Here we continue that exploration through the eyes of Renata de Lelis’ Giovana and Eduardo Mendoca Yago who are forced together into isolation after their first date. In a relationship that would have probably lead to nowhere our leads are forced to explore their dynamic as a couple while navigating the loneliness isolation brings even if there’s some else there with you. While Yago accepts this new reality of confinement Giovana longs for normalcy and loathes her new reality. The struggles we see on screen are those psychological struggles and internal demons we confront at some point during our lives. All happening with the backdrop of a pandemic (quick note movie was written and made before the COVID19 pandemic) and is magnified by the uncommon situation our characters find themselves in.
An intimate portrayal of life, all of its neurosis, and psychological trauma it can bring. The Pink Cloud is a remarkable debut feature from Iuli Gerbase. This is one of those films that I’d suggest you go into with as little information as possible and just sit with it when you’re done. I for one cannot wait to see what’s next for Gerbase and the continued resurgence of genre Brazilian filmmaking.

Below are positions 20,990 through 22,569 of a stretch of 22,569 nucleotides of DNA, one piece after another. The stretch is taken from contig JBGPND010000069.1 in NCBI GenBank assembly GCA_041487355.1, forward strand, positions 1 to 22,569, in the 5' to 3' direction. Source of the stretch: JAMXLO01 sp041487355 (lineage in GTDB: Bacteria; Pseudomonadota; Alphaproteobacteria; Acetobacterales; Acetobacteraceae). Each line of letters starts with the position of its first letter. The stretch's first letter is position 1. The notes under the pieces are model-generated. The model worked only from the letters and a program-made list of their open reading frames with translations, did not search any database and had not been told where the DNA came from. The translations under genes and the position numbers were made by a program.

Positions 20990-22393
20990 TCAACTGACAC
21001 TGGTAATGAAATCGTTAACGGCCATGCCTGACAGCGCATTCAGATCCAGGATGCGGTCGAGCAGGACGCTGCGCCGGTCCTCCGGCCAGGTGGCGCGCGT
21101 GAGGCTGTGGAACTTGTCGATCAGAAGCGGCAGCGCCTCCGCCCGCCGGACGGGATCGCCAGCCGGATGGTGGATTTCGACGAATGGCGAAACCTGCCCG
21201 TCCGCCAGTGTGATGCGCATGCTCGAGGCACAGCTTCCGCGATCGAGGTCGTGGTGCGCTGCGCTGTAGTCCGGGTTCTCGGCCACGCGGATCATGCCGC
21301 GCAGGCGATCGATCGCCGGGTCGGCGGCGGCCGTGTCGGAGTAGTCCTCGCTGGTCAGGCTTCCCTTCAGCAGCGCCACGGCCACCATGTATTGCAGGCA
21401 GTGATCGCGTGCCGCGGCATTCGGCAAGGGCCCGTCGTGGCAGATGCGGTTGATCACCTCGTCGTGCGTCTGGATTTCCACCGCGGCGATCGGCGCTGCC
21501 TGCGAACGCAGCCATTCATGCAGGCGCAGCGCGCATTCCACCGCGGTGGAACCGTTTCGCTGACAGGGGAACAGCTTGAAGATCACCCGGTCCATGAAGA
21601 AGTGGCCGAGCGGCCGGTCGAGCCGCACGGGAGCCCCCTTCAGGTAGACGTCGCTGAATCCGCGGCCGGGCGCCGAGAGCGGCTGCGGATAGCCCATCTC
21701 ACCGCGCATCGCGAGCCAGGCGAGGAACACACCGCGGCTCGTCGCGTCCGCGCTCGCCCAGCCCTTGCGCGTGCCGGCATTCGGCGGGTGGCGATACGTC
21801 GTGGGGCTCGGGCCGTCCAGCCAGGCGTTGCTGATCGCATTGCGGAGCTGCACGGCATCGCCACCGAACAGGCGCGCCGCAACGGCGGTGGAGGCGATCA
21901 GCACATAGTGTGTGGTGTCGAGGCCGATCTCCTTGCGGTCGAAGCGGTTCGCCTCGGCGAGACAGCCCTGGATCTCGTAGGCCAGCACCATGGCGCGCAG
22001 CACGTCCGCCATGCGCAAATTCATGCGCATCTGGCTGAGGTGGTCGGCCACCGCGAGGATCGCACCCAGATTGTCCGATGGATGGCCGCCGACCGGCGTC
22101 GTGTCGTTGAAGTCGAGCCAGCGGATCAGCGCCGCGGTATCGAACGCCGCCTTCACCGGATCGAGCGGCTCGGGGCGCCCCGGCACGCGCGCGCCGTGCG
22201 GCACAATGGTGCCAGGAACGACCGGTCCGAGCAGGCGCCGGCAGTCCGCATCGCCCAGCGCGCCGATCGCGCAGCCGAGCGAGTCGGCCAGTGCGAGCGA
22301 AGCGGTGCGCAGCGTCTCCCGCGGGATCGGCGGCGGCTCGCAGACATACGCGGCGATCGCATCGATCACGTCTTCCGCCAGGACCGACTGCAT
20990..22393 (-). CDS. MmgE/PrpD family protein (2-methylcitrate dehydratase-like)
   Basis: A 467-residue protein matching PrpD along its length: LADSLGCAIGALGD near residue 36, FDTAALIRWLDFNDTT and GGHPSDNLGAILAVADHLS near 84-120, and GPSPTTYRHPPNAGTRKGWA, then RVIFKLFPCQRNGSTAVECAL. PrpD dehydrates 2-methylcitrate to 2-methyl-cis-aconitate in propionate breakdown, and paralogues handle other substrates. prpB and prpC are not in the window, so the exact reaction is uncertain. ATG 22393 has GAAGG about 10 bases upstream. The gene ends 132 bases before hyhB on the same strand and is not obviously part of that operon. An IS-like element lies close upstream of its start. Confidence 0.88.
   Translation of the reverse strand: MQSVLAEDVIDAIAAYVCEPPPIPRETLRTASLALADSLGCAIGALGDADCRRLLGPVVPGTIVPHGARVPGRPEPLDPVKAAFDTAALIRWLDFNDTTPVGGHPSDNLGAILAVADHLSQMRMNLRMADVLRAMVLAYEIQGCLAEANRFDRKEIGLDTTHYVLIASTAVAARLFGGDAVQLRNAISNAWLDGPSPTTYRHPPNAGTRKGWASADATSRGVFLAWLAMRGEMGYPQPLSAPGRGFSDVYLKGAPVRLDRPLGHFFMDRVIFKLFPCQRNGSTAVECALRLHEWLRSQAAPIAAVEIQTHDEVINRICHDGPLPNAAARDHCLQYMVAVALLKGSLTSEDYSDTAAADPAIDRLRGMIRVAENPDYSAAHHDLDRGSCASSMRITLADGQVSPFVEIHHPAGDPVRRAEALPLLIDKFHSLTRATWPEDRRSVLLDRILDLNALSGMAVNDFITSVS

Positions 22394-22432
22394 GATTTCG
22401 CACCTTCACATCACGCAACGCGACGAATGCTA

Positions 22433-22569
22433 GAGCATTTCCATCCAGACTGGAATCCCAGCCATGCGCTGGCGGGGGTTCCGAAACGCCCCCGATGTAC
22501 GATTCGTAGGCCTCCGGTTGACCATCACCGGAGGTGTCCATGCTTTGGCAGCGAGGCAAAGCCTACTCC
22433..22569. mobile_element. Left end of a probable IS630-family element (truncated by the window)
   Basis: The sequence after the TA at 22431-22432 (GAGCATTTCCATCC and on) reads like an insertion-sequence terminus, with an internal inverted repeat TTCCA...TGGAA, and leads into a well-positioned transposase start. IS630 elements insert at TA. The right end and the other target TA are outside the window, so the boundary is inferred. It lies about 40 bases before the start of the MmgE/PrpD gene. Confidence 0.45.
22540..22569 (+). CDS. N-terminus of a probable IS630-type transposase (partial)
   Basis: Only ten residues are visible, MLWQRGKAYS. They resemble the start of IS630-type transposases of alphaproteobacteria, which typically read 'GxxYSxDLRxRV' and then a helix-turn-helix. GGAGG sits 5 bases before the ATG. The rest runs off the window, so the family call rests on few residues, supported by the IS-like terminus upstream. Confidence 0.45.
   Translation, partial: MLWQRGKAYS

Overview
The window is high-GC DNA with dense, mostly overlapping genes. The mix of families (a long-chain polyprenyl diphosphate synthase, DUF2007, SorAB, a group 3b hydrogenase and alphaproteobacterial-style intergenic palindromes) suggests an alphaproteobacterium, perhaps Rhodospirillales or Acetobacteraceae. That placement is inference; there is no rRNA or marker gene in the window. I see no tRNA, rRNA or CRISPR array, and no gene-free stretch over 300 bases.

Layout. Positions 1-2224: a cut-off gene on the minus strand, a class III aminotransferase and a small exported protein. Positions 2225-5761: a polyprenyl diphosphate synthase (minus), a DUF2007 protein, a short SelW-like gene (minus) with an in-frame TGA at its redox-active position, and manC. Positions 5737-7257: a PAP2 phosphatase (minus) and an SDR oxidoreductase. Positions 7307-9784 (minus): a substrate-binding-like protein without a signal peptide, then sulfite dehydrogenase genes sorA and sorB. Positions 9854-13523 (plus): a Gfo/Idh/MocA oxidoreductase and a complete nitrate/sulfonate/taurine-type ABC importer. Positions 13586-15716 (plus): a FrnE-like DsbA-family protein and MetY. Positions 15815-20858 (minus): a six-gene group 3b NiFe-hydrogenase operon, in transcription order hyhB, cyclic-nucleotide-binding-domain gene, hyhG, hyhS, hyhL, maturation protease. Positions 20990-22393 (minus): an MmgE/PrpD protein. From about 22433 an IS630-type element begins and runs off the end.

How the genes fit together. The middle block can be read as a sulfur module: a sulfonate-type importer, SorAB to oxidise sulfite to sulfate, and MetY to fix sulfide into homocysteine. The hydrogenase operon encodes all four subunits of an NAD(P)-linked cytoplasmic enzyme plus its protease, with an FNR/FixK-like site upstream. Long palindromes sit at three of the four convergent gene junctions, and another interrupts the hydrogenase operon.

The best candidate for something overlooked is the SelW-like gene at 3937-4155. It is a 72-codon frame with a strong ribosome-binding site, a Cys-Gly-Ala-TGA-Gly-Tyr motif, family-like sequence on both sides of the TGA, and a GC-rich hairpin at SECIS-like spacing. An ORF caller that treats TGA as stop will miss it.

A Glitch in the Matrix starts off by examining an idea that’s been bandied about for years and viewed with varying amounts of skepticism: what if we live in a simulation à la The Matrix? The film heavily features Philip K. Dick’s lecture in 1977 wherein he declares we are, in fact, living in a simulation, a weighty declaration from one of the foremost science-fiction oriented minds. Elon Musk and other bigwigs pop up with soundbites, but A Glitch in the Matrix focuses most of its time on ordinary people—some with families, some without; some with advanced degrees, some with high school diplomas—who happen to subscribe to this theory.